You will have to do calculations for some if not all of your experiments. If they are required, your lab manual will let you know. VII. Discussion (a.k.a conclusion)

This is the most important section of your lab report. In this section you should discuss and tie together the concepts and theory discussed in the introduction. This section should include the results of your experiment, a brief discussion of any graphs you had to generate, identity of your unknown (if applicable) etc. Make sure to explain if these were the results you expected and why. If not, list possible sources of error. REMEMBER there is no minimum length required so you can make this section as long or short as you find necessary to cover all the important aspects of your experiment. If you need help with any part of your lab report please email me or come see me during help hour. I’m here to help you and I want you all to do well in this lab!

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Lab Report Essay

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Lab Report Essay
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  • University/College:
    University of Chicago

  • Type of paper: Thesis/Dissertation Chapter

  • Words: 986

  • Pages: 4

Lab Report

As part of my module Nip1002 I was required to perform a set of observational skills which included; pulse, blood pressure, respirations, hand washing and urinalysis and then compare them to previous results. In this lab report I am going to discuss blood pressure in detail.

Procedure

* Explain the procedure to the patient and gain consent * Wash hands thoroughly following the hand wash technique to prevent the transfer of bacteria * Clean equipment e.g. blood pressure cuff and stethoscope using antibacterial wipes * Ensure the patient is comfortable and has been resting for 10 minutes * Remove tight clothing and support the arm at heart level, overestimation or underestimation can occur if it is not at the appropriate level * Ensure you have the correct cuff size for the patient or this could give an inaccurate reading * Locate the brachial artery and apply the cuff

* Estimate the systolic pressure by using the radial pulse and inflate the cuff until the pulse cannot be felt. This is important to provide an estimation and avoids error in reading. * To take the patient’s blood pressure use a stethoscope and place on the brachial artery pulse and inflate 20-30 mmHg higher than the estimated systolic pulse * Immediately release the pressure using the thumb valve at approximately 2mmHg per second. If it is deflated too rapidly you may not hear the sounds accurately * The systolic pressure is the level when clear tapping sounds first appear and the diastolic pressure is the level when the sounds disappear * Record the measurements on an observation chart and compare the previous results as this will allow changes in the patient’s condition to be monitored appropriately (see appendix 3) * Remove the cuff and explain the reading to the patient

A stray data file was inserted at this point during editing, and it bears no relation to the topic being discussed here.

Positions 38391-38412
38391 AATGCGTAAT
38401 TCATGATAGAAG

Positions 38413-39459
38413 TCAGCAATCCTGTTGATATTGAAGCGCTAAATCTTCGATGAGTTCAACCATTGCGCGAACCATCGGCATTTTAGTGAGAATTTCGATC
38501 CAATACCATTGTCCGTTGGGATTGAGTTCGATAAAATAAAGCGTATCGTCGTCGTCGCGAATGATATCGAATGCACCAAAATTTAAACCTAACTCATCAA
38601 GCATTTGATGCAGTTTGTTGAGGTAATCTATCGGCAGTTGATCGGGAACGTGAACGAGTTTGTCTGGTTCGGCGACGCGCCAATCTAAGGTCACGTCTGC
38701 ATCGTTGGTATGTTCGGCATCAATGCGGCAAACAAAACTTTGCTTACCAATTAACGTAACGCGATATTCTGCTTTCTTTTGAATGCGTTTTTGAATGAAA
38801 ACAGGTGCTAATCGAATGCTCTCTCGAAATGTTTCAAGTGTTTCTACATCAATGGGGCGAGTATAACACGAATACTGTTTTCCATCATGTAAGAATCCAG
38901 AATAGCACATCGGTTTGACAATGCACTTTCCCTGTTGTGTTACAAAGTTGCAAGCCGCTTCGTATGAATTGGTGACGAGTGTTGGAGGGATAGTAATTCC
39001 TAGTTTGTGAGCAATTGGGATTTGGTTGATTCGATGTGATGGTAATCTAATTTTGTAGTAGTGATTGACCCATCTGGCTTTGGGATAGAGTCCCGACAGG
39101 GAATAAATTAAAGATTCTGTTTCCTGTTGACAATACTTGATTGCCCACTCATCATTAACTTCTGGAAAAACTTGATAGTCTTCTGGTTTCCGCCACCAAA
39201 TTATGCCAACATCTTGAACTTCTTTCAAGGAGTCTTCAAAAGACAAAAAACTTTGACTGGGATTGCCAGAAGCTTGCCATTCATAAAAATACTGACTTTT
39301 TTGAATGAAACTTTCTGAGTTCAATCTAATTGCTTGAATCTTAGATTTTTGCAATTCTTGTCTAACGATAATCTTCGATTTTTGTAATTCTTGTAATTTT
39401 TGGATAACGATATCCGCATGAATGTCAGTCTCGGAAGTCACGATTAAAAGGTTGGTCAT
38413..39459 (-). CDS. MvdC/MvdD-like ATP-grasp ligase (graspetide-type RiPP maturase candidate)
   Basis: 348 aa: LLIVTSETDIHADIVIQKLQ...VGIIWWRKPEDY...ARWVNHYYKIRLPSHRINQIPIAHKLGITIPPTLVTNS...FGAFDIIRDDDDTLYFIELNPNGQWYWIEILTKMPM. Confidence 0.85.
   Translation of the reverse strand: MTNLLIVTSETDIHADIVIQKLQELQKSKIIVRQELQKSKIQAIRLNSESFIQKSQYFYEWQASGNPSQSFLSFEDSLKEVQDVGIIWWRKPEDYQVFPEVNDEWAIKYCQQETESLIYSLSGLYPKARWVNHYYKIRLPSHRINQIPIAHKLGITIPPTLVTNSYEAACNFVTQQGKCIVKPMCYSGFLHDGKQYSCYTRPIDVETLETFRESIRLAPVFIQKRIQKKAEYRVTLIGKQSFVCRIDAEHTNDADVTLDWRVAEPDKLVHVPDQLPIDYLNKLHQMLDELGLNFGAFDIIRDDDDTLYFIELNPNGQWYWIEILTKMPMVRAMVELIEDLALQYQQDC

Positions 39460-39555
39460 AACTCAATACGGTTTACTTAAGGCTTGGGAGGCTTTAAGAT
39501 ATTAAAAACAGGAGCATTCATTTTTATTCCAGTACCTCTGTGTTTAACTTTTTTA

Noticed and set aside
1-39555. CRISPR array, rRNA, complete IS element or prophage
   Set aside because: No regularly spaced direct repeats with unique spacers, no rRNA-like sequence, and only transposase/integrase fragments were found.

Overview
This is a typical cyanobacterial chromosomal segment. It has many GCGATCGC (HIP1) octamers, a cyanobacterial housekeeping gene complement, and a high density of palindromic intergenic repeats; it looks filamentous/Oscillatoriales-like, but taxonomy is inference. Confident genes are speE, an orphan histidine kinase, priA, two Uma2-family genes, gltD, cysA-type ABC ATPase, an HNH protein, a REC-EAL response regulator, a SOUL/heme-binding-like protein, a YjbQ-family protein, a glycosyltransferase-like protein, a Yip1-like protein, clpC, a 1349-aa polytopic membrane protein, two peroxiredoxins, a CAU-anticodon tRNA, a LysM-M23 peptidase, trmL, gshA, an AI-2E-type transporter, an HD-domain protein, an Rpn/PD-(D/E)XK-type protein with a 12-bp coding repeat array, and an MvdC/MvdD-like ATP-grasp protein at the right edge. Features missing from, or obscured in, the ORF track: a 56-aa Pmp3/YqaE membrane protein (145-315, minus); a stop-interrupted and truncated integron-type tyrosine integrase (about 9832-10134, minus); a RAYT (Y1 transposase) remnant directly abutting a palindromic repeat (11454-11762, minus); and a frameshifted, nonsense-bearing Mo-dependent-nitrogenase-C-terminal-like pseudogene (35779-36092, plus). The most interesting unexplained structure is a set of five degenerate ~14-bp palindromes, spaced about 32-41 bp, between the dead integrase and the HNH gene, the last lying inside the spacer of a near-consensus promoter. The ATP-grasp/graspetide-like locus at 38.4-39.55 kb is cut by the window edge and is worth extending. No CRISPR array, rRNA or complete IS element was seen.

* Clean all equipment and wash hands again to prevent cross infection (Glasper, Richardson; McEwing, 2009, p.168 & 169) Discussion

The heart is located in the centre of the chest and is protected by the rib cage. The heart receives oxygenated blood from the lungs through the pulmonary veins. It then goes to the left atrium, to the left ventricle, to the ascending aorta and is pumped around the body. The superior and inferior vena cava delivers de-oxygenated blood to the right atrium from the body. (See appendix 1) It then goes to the right ventricle, pumps through to the pulmonary trunk to the right and left arteries and then to the lungs. (Tortora and Derrickson, 2011, Chapter20) Blood pressure is the force exerted by the blood on the walls of blood vessels and this should be at a certain level to ensure that the body is functioning correctly. Blood pressure varies from person to person but the normal reading for a healthy adult is around 120/80. (BPA 2008) The top number is called systolic blood pressure and is the highest pressure attained in arteries during systole.

The bottom number is called diastolic blood pressure and is the lowest arterial pressure attained during diastole. (Tortora and Derrickson, 2011, p.814) The blood pressure reading that I got on my patient was 120/90 this was slightly higher from the previous readings which were 90/50 and 90/60. Although this reading is slightly high I would not consider it to be a case of hypertension. Hypertension is when your blood pressure readings consistently show readings of 140/90 mmHg. (NHS, 2010) A persons chances of having hypertension are raised due to a number of factors; age, weight, family history and diet. Hypertension creates a higher risk of heart attacks and strokes. ((Glasper, Richardson; McEwing, 2009, p.170)

Reflection